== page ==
Today I want to talk about my column, the purpose of which is to present the game process to the viewer from the developer’s point of view: what narrative design techniques are used by game studios to present the plot in the way they think, is the design related to the scenario part of the game, what elements of narrative design exist, and in which cases they should be used.
I tried to analyze all these points using the example of disco Elysium. The sound is far from the best quality (to put it mildly)! Any dissatisfaction and objections in the technical part (editing, sound) are accepted adequately and with understanding.
Before moving on to the analysis itself, let’s dive into the structure of narrative design: what is a narrative system, what does it include, what techniques are used to achieve certain scenario solutions, and so on. Let’s get this straight: script and narrative design are not the same things. Yes, they overlap, but they are not identical. Narrative design is a set of elements and mechanics that a developer uses to bring the story to life so that the player can feel the story and understand it through not only storytelling but also game elements.
The scenario is just a “shell” in the form of text and lines, behind which lies a huge work of designers who think how to properly present what is written on paper to the player. This is the difference between a film and a game: we do not take any part in the development of the events of the film, the actors and scenery do everything for us, while the games are a kind of “interactive cinema” in which we take part. Without our intervention, the character will not budge, will not talk to the NPC, and will not make the decisions we need.
When writing a script for their game, developers typically use a three-act narrative technique: opening, confrontation, and denouement. This structure is often used in literary works: first, we are told some kind of “basis” that serves as a starting point in the development of the plot, then we are faced with major events that inflame the situation and make us worry, and at the end, everything goes downhill, logically completing the narratives.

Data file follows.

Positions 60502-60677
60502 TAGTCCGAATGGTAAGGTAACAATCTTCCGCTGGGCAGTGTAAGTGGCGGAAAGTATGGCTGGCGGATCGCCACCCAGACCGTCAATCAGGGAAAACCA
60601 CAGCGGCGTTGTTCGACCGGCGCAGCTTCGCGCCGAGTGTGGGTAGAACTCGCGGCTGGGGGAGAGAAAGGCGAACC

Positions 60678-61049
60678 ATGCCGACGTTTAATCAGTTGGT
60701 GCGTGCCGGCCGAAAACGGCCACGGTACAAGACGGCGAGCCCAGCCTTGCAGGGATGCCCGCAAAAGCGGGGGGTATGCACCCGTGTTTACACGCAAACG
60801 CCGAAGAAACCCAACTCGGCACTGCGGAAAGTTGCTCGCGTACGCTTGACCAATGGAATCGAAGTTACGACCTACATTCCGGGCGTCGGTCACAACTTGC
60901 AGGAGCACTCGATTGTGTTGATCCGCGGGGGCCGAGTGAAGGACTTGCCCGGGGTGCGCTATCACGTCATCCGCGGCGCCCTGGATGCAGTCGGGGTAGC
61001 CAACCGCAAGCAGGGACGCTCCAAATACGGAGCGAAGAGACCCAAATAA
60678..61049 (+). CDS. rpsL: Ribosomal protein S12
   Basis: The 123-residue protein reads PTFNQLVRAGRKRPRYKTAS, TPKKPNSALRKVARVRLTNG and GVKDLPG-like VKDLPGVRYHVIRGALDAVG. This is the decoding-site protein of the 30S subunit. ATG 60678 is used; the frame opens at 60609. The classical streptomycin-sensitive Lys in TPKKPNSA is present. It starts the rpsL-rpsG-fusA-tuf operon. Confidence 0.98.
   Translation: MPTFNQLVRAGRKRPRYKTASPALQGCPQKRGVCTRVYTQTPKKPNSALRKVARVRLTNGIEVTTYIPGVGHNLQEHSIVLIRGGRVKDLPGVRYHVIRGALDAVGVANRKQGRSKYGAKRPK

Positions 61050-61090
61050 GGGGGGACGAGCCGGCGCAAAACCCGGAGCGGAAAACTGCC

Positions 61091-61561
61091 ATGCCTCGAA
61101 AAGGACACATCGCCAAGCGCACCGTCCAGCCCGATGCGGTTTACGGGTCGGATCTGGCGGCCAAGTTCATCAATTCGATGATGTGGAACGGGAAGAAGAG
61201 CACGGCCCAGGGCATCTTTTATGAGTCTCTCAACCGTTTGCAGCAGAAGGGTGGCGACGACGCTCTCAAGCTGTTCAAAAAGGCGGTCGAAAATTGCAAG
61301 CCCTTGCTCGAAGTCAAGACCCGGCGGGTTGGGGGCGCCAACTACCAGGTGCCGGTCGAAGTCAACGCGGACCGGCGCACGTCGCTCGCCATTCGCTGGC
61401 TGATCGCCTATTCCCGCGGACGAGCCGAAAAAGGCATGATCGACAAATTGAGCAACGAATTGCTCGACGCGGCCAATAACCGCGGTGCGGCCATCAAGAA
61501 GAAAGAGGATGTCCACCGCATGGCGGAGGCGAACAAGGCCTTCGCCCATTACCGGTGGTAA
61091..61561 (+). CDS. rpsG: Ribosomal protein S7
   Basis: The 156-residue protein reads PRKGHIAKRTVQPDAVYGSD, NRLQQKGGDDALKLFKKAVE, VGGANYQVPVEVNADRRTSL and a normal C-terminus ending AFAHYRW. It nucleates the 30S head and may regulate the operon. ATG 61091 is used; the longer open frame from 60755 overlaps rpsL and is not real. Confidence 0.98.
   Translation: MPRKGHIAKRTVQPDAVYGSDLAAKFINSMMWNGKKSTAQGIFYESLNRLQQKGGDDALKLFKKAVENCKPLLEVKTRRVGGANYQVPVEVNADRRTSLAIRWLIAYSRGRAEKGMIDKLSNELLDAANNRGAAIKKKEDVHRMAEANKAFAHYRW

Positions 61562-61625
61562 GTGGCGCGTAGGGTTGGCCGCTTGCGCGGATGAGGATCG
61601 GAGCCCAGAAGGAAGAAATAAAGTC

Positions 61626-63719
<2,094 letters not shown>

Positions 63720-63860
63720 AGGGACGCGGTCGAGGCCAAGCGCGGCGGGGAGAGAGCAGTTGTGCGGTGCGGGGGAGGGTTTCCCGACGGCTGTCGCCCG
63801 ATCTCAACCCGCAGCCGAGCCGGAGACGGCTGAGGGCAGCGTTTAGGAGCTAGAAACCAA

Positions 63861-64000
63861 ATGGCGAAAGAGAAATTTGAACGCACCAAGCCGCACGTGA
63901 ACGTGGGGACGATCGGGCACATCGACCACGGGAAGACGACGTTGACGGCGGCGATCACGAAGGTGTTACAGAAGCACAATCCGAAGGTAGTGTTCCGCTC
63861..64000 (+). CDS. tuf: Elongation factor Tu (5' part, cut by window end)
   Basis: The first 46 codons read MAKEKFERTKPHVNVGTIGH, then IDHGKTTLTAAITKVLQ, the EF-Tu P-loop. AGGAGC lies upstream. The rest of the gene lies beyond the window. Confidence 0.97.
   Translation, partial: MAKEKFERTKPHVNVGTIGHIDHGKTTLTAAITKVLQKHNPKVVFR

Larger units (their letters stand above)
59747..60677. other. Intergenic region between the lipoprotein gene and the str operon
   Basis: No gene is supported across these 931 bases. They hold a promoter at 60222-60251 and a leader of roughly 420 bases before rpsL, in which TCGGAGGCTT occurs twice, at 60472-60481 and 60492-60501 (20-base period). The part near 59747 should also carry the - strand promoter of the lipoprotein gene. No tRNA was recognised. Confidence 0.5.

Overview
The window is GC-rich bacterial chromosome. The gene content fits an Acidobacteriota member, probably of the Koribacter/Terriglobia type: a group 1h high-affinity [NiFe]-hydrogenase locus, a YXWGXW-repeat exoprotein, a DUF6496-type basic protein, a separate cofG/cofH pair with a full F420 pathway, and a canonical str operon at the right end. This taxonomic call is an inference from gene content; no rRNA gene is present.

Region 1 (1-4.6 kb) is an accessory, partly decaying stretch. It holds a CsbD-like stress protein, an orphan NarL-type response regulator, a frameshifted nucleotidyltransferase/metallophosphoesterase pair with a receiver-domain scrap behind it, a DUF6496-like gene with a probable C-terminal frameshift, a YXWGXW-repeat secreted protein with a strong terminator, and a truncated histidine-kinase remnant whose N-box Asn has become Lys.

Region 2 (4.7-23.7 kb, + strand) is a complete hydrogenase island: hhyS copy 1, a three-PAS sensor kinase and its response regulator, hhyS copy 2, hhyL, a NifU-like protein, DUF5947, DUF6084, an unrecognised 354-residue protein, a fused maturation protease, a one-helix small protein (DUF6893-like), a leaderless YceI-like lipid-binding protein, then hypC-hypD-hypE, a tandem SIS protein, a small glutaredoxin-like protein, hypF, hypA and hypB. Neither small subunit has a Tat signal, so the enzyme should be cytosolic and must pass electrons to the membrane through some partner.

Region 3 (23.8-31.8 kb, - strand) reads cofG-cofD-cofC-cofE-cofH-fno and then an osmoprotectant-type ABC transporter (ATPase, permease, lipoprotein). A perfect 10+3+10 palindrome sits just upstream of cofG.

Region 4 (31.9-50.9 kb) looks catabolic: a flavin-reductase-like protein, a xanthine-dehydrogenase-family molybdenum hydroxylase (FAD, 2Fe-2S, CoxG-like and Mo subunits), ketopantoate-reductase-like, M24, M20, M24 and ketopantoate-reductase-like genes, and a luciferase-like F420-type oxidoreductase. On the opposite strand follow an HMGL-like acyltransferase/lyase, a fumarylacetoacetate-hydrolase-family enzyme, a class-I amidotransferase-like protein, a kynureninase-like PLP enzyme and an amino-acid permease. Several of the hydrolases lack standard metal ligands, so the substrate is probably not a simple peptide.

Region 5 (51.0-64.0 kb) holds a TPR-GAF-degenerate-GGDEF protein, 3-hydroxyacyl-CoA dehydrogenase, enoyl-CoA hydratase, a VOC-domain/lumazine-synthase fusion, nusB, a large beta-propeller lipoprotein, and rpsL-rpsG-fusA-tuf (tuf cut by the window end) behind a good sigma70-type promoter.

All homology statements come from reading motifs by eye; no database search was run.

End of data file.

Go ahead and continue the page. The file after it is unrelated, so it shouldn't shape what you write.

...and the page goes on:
However, in modern realities, such a structure is trivial and simple enough to entice a player who is craving something unusual. To create player engagement, developers use all sorts of mechanics that help keep the user’s interest until the end of his passage – this is called the narrative system.
This is a multi-level structure that includes many elements
Among the main ones are the plot (the general game story that the developers want to tell us), style (game mechanics, through which the player, interacting with the game world around him, studies the storyline and participates in its development) and the plot is the position of the player about happening on the screen. When working on these aspects, designers rely on the scriptwriter’s point of view – how to properly present the story written by them and the player’s view to the player, trying to understand how the user will use certain game mechanics, and what reactions they will evoke in him.
To achieve these goals, narrators rely on three criteria: logic (the cause-and-effect relationships between the player’s decisions in game as they think during playing pgslot and their consequences), time (correct depiction of how past and present events affect the character), and space (it sets the player’s direction in which to him needs to move to complete the story). However, this is not enough for the correct construction of the game narrative: to correctly implement the above elements, the designer needs to maintain contrast, semantic load, player involvement, and rhythm when creating the game.
How it works in practice: disco Elysium
Having plunged a little into the theory, you can consider what specific methods the / um studio implemented its project and forced many players around the world to replay their creation more than once. We will look at each element of the narrative system separately and see how it is reproduced in disco Elysium.